Science of Listener Attention
February 28, 2009 10:31 AM   Subscribe

Is the Science of Listener Attention a real thing? If not, is there anything similar I can learn?

On an episode of the West Wing, Toby said this:

"You want the benefits of free trade? Food is cheaper. Food is cheaper, clothes are cheaper, steel is cheaper, cars are cheaper, phone service is cheaper. You feel me building a rhythm here? That's 'cause I'm a speechwriter and I know how to make a point. It lowers prices, it raises income. You see what I did with "lowers" and "raises" there? It's called the science of listener attention. We did repetition, we did floating opposites and now you end with the one that's not like the others. Ready? Free trade stops wars. And that's it. Free trade stops wars! And we figure out a way to fix the rest! One world, one peace. I'm sure I've seen that on a sign somewhere."

Is their such a thing as the science of listener attention? Where can I learn it? If not, is there anything similar I can learn to improve my presentations?
posted by chrisalbon to Work & Money (5 answers total) 3 users marked this as a favorite
 
I know that cognitive and social psychologists have spent time researching the conditions under which people are most attentive to incoming information (Richard Petty is a good start). I assume that Communications has something to say about this as well.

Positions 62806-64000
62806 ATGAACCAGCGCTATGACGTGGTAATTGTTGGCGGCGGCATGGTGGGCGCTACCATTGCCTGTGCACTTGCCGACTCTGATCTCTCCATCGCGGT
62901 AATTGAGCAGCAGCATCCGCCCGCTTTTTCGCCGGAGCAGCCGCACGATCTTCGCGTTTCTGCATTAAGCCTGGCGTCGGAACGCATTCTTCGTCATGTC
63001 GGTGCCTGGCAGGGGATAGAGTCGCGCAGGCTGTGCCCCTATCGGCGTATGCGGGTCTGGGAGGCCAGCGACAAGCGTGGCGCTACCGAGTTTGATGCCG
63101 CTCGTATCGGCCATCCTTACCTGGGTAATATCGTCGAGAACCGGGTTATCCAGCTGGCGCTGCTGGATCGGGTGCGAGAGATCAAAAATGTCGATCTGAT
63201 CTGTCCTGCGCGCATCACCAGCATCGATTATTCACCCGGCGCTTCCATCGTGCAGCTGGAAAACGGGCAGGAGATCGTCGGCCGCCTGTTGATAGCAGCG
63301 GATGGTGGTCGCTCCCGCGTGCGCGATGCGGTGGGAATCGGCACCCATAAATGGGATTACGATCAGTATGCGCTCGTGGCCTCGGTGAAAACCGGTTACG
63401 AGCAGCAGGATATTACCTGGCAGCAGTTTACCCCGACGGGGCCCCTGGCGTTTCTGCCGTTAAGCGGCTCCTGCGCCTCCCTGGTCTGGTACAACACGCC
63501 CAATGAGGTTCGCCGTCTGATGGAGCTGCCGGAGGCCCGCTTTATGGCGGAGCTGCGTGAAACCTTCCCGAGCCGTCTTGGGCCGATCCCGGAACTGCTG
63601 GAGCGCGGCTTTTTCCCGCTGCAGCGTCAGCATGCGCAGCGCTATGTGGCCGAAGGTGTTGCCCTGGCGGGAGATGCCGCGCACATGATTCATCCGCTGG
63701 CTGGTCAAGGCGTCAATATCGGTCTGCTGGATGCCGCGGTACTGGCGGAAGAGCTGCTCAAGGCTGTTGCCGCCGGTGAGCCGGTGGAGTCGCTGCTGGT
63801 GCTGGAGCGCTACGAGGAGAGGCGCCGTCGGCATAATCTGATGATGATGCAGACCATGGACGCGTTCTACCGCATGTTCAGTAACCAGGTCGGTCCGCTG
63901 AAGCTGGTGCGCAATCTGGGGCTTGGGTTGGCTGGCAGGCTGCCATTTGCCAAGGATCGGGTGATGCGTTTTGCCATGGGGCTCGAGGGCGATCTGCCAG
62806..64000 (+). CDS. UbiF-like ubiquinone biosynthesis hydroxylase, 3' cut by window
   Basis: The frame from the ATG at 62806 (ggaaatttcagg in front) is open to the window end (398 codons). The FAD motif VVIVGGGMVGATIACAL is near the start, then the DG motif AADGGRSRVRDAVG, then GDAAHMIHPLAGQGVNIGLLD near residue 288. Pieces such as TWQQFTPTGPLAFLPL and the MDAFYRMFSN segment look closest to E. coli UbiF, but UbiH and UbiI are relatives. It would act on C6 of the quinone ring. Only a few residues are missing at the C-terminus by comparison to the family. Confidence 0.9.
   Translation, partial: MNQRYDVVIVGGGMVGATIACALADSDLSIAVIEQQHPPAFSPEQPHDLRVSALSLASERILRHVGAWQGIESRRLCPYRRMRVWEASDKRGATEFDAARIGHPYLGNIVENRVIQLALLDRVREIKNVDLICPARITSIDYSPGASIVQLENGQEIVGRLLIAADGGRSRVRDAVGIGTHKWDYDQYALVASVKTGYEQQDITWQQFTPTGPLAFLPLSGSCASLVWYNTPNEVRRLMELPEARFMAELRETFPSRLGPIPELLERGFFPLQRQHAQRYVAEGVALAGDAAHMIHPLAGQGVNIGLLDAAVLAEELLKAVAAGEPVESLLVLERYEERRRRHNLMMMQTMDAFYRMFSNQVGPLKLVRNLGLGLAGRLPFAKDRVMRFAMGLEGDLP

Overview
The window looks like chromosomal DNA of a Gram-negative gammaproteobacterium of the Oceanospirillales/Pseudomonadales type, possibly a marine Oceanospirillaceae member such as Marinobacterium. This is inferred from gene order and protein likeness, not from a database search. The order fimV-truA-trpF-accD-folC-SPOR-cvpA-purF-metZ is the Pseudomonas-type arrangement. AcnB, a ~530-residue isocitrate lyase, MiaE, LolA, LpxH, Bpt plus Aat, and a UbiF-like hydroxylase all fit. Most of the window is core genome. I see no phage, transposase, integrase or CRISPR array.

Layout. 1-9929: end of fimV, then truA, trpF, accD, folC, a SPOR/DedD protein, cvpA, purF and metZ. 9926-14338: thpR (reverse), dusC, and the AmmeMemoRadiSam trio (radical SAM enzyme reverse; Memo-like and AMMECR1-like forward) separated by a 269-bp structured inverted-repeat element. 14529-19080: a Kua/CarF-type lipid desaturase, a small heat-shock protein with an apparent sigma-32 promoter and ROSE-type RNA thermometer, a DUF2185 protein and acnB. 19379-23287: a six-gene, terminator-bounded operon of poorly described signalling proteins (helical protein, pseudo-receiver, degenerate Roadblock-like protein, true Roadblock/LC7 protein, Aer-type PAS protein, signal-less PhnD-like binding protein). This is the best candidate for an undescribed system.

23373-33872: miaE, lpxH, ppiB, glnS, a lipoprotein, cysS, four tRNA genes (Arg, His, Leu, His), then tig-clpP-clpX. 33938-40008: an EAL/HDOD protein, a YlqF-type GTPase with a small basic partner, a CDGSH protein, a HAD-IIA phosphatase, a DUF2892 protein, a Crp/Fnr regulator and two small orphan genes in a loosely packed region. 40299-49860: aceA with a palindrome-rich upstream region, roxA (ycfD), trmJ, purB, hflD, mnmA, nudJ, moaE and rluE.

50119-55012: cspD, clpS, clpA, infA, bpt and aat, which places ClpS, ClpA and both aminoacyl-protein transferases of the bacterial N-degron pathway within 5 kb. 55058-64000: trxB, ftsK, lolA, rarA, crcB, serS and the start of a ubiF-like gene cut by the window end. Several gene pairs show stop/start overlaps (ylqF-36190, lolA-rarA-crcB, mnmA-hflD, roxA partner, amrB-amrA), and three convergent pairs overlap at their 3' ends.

posted by proj at 10:47 AM on February 28, 2009


Perhaps look into studying rhetoric?
posted by cider at 10:48 AM on February 28, 2009


You might be interested in this frontline episode.
posted by elektrotechnicus at 11:10 AM on February 28, 2009 [2 favorites]


As cider mentioned, what he's talking about is rhetoric, which very much used to be the science of listener attention before "science" became "Science!". Cultural studies has a lot good applied understanding of this. Davenport and Beck have a book called The Attention Economy that theorizes the currency of attention a little more globally.
posted by mrmojoflying at 12:17 PM on February 28, 2009 [1 favorite]


This would be an excellent place to start.
posted by EarBucket at 2:53 PM on February 28, 2009 [1 favorite]


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